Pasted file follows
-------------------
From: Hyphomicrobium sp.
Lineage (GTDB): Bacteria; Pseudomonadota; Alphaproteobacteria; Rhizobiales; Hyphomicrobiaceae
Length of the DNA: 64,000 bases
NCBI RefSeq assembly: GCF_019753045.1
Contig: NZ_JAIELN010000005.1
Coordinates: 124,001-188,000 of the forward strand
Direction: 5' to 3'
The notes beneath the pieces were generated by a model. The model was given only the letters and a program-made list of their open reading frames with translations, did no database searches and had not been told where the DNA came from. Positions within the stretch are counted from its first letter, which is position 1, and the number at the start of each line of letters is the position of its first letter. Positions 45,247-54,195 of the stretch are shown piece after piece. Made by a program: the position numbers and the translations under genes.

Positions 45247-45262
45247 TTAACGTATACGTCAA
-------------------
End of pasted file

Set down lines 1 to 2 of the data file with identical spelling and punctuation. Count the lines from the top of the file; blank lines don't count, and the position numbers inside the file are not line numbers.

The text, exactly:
From: Hyphomicrobium sp.
Lineage (GTDB): Bacteria; Pseudomonadota; Alphaproteobacteria; Rhizobiales; Hyphomicrobiaceae